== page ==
Professor Macfarlane at City also led a case study of one of the first midwifery units in the UK, showing that it gave women far more positive experiences of care and birth.
Recently, the Alongside Midwifery Unit Study and the NICE BirthPlace Action Study were the first to look at implementation challenges and strategies for scaling up midwifery units. Our researchers have been collaborating even further afield to develop good quality maternity facilities on a more global scale.
There are ongoing projects with the University of São Paulo and a network of birth centres in Brazil and with partners in Afghanistan, India and several African countries.
Benefits and influence of this research
By publishing in journals, releasing press statements, and circulating evidence to service managers, the public and practitioners, City researchers have helped change policy and reform maternity services across the world.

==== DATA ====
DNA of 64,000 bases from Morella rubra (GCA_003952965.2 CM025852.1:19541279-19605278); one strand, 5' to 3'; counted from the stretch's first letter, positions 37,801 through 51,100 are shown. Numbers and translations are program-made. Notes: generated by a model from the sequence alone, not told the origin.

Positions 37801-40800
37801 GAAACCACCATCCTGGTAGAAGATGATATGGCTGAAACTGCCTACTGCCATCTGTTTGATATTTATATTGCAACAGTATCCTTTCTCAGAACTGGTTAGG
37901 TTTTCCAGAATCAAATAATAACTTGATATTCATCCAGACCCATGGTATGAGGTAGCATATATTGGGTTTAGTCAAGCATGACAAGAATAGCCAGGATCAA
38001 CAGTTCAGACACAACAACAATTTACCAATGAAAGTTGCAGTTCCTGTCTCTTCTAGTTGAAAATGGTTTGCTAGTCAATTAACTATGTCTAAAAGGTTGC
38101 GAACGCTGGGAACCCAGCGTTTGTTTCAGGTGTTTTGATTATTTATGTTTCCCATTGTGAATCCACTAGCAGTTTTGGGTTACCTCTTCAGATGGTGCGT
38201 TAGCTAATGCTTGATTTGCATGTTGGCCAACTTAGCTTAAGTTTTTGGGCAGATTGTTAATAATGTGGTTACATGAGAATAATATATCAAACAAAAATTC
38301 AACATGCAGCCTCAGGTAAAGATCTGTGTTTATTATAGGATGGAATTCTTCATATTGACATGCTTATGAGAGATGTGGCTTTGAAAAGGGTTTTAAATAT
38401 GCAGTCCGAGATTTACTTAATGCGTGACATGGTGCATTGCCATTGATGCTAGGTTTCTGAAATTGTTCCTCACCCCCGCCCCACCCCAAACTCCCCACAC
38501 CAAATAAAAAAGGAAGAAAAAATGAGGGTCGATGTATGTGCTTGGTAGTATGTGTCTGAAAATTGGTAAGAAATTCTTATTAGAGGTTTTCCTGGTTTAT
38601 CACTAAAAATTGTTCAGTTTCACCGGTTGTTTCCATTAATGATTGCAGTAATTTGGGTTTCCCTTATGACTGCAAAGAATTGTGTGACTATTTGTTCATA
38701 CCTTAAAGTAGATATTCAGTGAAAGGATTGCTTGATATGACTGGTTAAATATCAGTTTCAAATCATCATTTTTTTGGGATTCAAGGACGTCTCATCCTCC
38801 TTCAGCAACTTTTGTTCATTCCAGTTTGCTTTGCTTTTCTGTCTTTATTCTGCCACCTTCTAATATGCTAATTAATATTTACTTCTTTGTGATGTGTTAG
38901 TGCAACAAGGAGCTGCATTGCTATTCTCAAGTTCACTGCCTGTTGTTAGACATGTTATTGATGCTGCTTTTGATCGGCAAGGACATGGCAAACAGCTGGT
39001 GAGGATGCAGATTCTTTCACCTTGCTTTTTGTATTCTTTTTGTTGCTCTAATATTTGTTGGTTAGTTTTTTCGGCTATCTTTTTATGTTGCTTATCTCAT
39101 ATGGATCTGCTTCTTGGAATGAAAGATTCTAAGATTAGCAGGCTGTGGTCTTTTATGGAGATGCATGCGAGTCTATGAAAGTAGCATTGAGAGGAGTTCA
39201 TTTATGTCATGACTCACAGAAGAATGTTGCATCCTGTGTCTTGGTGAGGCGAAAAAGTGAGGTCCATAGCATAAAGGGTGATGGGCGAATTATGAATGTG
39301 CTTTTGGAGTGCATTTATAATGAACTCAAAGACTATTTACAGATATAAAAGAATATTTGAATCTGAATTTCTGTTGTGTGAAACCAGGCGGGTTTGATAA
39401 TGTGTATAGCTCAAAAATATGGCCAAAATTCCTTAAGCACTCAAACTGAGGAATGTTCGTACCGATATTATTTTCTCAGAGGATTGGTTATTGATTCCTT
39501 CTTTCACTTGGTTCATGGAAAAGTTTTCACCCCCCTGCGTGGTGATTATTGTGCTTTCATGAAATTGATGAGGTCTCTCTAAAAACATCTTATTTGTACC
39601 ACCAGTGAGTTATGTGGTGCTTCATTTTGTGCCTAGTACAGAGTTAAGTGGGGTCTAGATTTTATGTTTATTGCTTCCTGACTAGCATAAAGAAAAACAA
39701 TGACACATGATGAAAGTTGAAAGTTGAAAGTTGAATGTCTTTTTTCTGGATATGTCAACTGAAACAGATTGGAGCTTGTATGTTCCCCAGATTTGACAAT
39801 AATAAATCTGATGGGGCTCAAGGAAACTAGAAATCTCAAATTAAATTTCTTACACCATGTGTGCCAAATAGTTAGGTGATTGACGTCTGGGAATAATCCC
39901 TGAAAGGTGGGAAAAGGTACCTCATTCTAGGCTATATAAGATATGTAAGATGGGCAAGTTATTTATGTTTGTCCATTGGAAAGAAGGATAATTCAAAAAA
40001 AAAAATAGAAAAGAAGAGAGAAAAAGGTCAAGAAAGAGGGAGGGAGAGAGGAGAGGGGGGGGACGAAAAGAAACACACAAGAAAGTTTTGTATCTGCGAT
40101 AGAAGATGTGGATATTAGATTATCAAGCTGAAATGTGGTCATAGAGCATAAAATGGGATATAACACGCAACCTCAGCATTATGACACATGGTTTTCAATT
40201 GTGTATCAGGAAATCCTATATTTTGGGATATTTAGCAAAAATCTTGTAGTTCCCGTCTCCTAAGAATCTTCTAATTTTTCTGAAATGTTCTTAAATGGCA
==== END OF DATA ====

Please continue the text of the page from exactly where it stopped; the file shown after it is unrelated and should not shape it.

The National Institute for Health and Care Excellence’s clinical guidelines were directly influenced by the Birthplace in England programme. And, supported by the ongoing work at the Centre for Maternal and Child Health Research, the number of midwifery units in England rose from 53 in 2010 to 173 in 2019. In that time, the percentage of births in these units increased from 5% to 14%.
More recently, despite an increased interest in out-of-hospital birth, availability of these facilities was reduced as a result of Covid-19 so the work on access continues. Our earlier work highlighted inequities in access too and a new project led by Dr Marina Daniele is also focusing on strategies to improve access for racialised women.
Many countries only offer birth in a hospital obstetric unit and influencing change is challenging. For this reason, in 2016, Dr Rocca-Ihenacho and a small group of midwifery leaders, academics and service users representatives, created the Midwifery Unit Network (MUNet), a community of practice with the aim of making MUs the mainstream birth setting for low-risk women and birthing people.